Date of Award

Spring 2017

Document Type

Restricted Thesis

Terms of Use

© 2017 Summer Johnson. All rights reserved. Access to this work is restricted to users within the Swarthmore College network and may only be used for non-commercial, educational, and research purposes. Sharing with users outside of the Swarthmore College network is expressly prohibited. For all other uses, including reproduction and distribution, please contact the copyright holder.

Degree Name

Bachelor of Arts


Educational Studies Department, Sociology & Anthropology Department

First Advisor

Nina Johnson

Second Advisor

Roseann Liu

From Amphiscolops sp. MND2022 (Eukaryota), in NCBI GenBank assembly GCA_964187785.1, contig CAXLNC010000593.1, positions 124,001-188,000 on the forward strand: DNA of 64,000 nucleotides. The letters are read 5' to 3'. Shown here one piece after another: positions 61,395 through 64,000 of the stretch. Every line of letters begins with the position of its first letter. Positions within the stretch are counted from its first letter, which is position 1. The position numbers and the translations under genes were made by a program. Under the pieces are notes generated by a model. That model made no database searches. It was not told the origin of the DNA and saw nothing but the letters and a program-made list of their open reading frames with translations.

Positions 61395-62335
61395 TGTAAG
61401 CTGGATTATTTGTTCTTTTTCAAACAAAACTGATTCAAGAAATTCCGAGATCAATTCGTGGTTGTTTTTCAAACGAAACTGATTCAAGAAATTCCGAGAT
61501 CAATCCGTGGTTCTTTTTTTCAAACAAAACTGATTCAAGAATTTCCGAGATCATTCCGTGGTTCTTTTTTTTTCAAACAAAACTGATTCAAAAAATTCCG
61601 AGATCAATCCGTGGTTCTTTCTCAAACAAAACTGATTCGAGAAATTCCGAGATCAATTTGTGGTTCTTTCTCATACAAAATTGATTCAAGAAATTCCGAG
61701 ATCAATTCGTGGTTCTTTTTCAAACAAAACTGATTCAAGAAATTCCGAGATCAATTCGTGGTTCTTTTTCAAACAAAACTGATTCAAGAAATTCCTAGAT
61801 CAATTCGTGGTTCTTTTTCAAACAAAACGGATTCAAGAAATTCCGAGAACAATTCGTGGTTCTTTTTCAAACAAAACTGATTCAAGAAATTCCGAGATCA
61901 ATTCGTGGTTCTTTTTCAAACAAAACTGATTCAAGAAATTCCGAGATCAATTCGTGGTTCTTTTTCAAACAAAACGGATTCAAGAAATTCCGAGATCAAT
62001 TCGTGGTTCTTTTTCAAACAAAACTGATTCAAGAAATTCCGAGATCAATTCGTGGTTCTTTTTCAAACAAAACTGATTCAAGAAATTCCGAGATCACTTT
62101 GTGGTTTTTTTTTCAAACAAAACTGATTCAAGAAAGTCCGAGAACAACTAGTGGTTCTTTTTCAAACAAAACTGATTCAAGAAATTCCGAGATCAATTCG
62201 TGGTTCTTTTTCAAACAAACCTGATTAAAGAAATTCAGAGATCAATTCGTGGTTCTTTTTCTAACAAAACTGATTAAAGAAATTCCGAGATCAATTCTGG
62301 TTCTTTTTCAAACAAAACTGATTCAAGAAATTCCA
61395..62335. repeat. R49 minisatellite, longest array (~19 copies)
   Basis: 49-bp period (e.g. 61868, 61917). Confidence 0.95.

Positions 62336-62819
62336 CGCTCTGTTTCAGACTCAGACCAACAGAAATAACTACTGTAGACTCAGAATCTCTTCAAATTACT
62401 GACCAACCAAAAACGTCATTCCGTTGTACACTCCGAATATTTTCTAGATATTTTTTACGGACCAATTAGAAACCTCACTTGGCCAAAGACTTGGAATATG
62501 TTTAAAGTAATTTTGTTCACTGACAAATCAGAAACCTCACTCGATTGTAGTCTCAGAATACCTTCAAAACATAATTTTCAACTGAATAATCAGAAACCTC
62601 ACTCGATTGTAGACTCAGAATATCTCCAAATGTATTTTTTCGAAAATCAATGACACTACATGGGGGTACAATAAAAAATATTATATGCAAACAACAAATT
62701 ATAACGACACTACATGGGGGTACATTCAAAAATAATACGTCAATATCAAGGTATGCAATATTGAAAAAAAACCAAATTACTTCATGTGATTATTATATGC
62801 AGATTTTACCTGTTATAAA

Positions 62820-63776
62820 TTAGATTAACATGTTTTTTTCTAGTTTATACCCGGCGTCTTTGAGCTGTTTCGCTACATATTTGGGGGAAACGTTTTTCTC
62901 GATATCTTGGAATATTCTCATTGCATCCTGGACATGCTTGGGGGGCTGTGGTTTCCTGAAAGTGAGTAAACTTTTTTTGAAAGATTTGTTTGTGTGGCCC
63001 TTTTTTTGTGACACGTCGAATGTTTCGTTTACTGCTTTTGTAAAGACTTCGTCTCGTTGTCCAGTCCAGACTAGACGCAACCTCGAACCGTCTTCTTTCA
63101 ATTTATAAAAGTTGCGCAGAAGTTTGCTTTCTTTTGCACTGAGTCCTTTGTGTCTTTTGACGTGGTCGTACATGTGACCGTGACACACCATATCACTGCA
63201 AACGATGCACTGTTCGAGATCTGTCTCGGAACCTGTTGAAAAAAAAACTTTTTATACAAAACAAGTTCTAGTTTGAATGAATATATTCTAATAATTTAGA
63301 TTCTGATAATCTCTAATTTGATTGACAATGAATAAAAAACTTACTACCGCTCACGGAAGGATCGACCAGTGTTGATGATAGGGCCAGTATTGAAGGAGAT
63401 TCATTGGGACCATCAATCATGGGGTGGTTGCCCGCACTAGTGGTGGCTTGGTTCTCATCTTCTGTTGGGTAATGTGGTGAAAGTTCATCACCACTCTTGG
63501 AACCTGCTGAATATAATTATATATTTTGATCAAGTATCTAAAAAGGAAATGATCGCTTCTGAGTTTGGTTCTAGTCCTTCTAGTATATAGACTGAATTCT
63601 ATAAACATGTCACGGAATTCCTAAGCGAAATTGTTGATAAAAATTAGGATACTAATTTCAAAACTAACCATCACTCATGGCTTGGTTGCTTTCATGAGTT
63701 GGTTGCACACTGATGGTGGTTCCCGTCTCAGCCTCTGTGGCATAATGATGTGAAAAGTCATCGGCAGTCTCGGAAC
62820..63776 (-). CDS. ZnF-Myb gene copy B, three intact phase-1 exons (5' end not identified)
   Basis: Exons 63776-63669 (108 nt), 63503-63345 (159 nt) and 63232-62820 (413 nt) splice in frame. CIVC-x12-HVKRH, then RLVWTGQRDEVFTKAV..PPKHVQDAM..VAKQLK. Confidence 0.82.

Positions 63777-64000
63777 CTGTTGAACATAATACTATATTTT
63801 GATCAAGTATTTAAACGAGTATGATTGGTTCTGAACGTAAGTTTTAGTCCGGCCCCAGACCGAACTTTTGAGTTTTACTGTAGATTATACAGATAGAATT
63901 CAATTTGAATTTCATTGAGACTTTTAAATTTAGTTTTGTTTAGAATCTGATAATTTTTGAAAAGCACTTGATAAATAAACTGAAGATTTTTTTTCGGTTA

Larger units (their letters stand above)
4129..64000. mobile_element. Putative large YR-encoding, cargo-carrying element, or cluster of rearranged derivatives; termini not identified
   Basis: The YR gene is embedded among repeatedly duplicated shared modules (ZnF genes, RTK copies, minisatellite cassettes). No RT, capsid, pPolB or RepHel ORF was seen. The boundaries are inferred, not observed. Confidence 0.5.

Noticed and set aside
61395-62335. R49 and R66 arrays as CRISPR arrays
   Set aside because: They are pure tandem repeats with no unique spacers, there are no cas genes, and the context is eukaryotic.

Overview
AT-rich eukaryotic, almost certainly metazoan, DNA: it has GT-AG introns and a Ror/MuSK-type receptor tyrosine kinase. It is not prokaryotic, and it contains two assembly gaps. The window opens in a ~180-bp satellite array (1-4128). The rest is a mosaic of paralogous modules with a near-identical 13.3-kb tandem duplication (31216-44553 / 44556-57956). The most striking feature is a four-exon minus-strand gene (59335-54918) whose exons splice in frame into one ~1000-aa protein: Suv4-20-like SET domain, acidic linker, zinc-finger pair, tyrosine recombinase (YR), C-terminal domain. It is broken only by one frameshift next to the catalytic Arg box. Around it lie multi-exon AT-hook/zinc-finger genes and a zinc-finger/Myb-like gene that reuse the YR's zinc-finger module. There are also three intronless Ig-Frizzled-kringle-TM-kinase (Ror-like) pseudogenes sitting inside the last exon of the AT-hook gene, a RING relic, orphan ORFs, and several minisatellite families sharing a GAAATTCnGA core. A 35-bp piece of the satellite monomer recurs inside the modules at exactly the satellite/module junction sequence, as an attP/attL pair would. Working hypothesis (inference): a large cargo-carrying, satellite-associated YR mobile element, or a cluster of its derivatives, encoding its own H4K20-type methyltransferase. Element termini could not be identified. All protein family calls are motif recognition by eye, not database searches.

Conversations about gentrification and urban economic policy addressing the topic of revitalization often neglect to think about the role of the public and private educational institutions like universities and schools in the development of neighborhoods. Economic policy and educational policy are usually discussed separately and without much consideration for one another by policy makers. This thesis seeks to highlight the ways in which schools contribute and respond to neighborhood change by worsening social inequality by limiting access to well-resourced public schools to the most privileged families. With perspectives from parents and administrators at Penn Alexander School in West Philadelphia, a public-private partnership K-8 school started in 2001 as part of an initiative by the University of Pennsylvania to attract more middle-income families, this project speaks to the role that Penn Alexander has had in reshaping the surrounding urban space by highlighting the perspectives of new and old residents alongside literature on the relationship between schools and gentrification to emphasize the importance of education when thinking about how neighborhoods change.